Kalem Night at the Millard

The Film Index, May 27, 1911:

“Reception to Kalem Players”
“One of the pleasant features of the homecoming of the section of the Kalem Stock Company  recently engaged in Florida, was a reception to the leading members of the Millard Theatre, Amsterdam avenue and 89th street [NYC], on Friday evening May 12.

“Most of  the players were introduced  to  the audience, among them Sidney Olcott, the director, Miss Gene Gauntier, the leading woman, Miss Ethel Eastcourt, Mr. and Mrs. Jack Ridgley, J. P. McGowan and Mr. and Mrs. G. K. Hollister”

kalem1_pe

“Mr. McGowan delivered a short address in which he urged the merits of the photoplay theatre as an amusement for children and called attention to the moral tones of the Kalem product.

Announcement also made of the projected trip to Ireland, which was received by the audience with appreciation.

Adjournment was made to a nearby hotel where the players were entertained by Mr. and Mrs. Oakes, owners of the theatre.”

Opened in 1908, the Millard was owned and operated by Lee A. Ochs, not Oaks.

Jane’s History Nook

Blazing the Trail to Ireland

Kalem Comes to Jacksonville

Cezar Del Valle is the author of the Brooklyn Theatre Index, a three-volume history of borough theatres.

Since 1997 theatre historian,  Cezar Del Valle, has conducted a popular series of  theatre talks and walks, available for  historical societies, libraries, senior centers, etc.

The first two chosen 2010 OUTSTANDING BOOK OF THE YEAR by the Theatre Historical Society. Final volume published in September 2014.

Currently seeking funding for “Editing & Formatting” the first three volumes of the Brooklyn Theatre Index, 3rd Edition

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Bunnyfinches Play the Aurora

John Bunny “made 260 shorts with Flora Finch between 1910 and 1914, which were known as ‘Bunnygraphs’, ‘Bunnyfinches’, and ‘Bunnyfinchgraphs.'”

Moving Picture World, February 24, 1912:

bunny_pe.jpg

“Of the three picture houses in Lawrence, Kan., the Aurora theater is said to be the finest. It is owned by Mr. Gibbons. The accompanying illustration shows the front of the Aurora billed for one of the Vitagraph ‘Bunny, Pictures and indicates that the proprietor is particularly enterprising when the question of publicity is considered.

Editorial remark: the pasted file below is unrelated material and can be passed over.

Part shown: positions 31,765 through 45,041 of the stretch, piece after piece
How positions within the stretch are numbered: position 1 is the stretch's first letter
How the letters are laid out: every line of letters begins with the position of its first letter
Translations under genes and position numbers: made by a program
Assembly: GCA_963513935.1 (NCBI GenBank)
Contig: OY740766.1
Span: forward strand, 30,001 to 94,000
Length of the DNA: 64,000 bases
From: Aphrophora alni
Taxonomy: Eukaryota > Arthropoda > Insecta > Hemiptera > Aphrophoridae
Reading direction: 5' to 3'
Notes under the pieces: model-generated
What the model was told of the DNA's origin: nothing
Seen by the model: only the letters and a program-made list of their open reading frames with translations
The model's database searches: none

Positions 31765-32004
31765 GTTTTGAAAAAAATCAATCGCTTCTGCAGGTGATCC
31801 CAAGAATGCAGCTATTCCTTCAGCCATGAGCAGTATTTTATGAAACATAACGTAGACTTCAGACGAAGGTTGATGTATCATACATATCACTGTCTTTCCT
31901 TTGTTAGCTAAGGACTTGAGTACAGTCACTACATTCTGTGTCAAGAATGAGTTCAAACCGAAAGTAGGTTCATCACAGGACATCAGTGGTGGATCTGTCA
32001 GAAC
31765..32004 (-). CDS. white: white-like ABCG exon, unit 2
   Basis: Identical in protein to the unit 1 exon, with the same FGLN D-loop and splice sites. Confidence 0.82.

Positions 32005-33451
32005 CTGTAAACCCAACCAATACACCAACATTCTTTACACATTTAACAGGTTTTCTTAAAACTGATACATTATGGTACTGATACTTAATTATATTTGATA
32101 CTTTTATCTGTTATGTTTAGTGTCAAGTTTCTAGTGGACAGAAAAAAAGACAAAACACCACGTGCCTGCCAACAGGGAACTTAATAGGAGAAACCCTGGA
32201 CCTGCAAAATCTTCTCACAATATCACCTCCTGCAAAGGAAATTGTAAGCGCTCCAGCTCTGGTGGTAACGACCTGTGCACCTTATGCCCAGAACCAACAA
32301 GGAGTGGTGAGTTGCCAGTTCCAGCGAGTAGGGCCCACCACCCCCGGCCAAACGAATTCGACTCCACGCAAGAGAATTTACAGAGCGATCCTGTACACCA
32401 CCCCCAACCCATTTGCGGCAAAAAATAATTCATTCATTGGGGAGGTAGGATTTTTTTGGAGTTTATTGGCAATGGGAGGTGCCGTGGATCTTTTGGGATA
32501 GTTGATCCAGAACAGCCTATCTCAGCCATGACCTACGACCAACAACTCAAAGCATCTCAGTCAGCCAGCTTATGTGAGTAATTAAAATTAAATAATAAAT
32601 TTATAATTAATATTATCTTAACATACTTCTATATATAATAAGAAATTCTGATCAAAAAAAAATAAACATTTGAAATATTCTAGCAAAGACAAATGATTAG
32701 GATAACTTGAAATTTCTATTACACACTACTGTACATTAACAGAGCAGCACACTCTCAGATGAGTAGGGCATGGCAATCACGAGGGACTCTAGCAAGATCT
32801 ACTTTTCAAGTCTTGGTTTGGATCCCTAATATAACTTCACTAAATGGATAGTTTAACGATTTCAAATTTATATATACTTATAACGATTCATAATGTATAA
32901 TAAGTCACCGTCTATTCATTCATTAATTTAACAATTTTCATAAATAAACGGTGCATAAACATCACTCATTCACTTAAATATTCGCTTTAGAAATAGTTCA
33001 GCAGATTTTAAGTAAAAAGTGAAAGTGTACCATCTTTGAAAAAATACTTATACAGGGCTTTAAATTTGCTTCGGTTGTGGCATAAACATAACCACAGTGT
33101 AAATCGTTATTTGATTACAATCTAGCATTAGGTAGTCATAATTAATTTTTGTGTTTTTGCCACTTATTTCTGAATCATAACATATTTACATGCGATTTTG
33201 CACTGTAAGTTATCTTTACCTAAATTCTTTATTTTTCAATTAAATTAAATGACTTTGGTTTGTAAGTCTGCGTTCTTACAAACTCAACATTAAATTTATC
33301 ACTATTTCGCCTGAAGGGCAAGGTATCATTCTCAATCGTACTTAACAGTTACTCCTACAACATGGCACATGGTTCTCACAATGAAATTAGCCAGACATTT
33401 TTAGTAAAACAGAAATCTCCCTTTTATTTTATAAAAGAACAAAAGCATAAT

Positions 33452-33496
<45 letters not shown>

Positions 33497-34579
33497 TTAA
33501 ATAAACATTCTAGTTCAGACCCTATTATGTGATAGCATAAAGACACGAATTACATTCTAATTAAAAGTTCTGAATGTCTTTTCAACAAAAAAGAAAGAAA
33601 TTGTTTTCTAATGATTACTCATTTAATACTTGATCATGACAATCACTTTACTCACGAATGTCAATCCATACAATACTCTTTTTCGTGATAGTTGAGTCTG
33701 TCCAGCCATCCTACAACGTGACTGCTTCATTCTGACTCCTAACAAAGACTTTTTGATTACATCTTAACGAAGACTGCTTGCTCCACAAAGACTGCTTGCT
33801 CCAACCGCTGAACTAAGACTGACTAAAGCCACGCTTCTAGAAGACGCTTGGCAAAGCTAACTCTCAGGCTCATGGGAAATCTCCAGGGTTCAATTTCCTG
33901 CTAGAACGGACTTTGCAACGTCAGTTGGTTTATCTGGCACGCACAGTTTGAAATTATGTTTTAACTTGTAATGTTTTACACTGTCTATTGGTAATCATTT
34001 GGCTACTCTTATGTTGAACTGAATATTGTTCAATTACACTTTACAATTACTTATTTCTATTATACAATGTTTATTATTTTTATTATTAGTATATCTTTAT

The Aurora is fitted with a Mirror Screen and the current is supplied through a motor generator. The Aurora is not for its excellent projection.”

 

johnbunny

John Bunny

John Bunny and Flora Finch

 

 Since 1997 theatre historian,  Cezar Del Valle, has conducted a popular series of  theatre talks and walks, available for  historical societies, libraries, senior centers, etc.

Walks also available at Local Expeditions

Del Valle is the author of the Brooklyn Theatre Index, a three-volume history of borough theatres.

The first two chosen 2010 OUTSTANDING BOOK OF THE YEAR by the Theatre Historical Society. Final volume published in September 2014.

Editing and updating the third edition of the Brooklyn Theatre Index.

AboutMe

Goodreads

Medotcom

 

Comique Theatre, Kinnickinnic Avenue, Milwaukee

Motography,July 15, 1916:

comique

“The birthplace of the Mutual Film Corporation was recently unearthed in the form of a photograph which President [John R.] Freuler discovered among his possessions. It was the long forgotten Comique Theater on Kinnickinnic avenue. Milwaukee.

“Here Mr. Freuler was introduced to the motion picture business which led to the establishment of the Western Film Exchange of Milwaukee, which grew into a system of exchanges and finally developed into the Mutual Film Corporation.

“The film magnate is interested in the American Film Company, Inc., the Lone Star Corporation, which makes the Charlie Chaplin Mutual specials, Majestic-Reliance, New York Motion Picture Corporation, Vogue Films, Inc., States Film Corporation, North American Film Corporation and Signal Film Corporation. In addition he holds important interests in a number of other concerns in the picture making business.

“The development of all these concerns may be traced back to Mr. Freuler’s interest in the business created by his connection with the little old Comique.”

chaplin
From The British Film Institute

Mutual Films

Cezar Del Valle is the author of the Brooklyn Theatre Index, a three-volume history of borough theatres. The first two chosen 2010 Best Book of the Year by the Theatre Historical Society. Final volume published in September 2014.

He is available for theatre talks and walking tours in 2015-2016: historical societies, libraries, senior centers, etc.

Now selling  on Etsy and Amazon

Empress Theatre, 416 Ninth Street NW, Washington, DC

Trade publication criticizes theatre manager for his “absurd stand.”

Moving Picture World, August 20, 1910:

empress

“A recent reel that caused quite a sensation in Washington from the independent people was Uncle Tom’s Cabin (Thanhouser), which caused quite a stampede  in front of the Empress Theater.

“This play is arranged in a continuous  performance, taking about thirty minutes for its presentation. The music, which accompanied it consisted of plantation melodies and songs which added much to the effectiveness of the play, and should be a hint to other exhibitors to bring out the true spirit of the silent drama with appropriate music.

“Manager Notes was asked by his patrons to retain the film for another day to satisfy the large demand for seats, but he declined, saying it was the policy of his house to change the bill daily, presenting only first-time-shown films, a most absurd stand for any exhibitor to take. Give the public what it wants, even if it is six months old subjects.”

Uncle Tom’s Cabin

Thanhouser

Cezar Del Valle is the author of the Brooklyn Theatre Index, chosen 2010 Best Book of the Year by the Theatre Historical Society.

He is currently accepting theatre talks and walks for 2014–historical societies, libraries, senior centers, etc.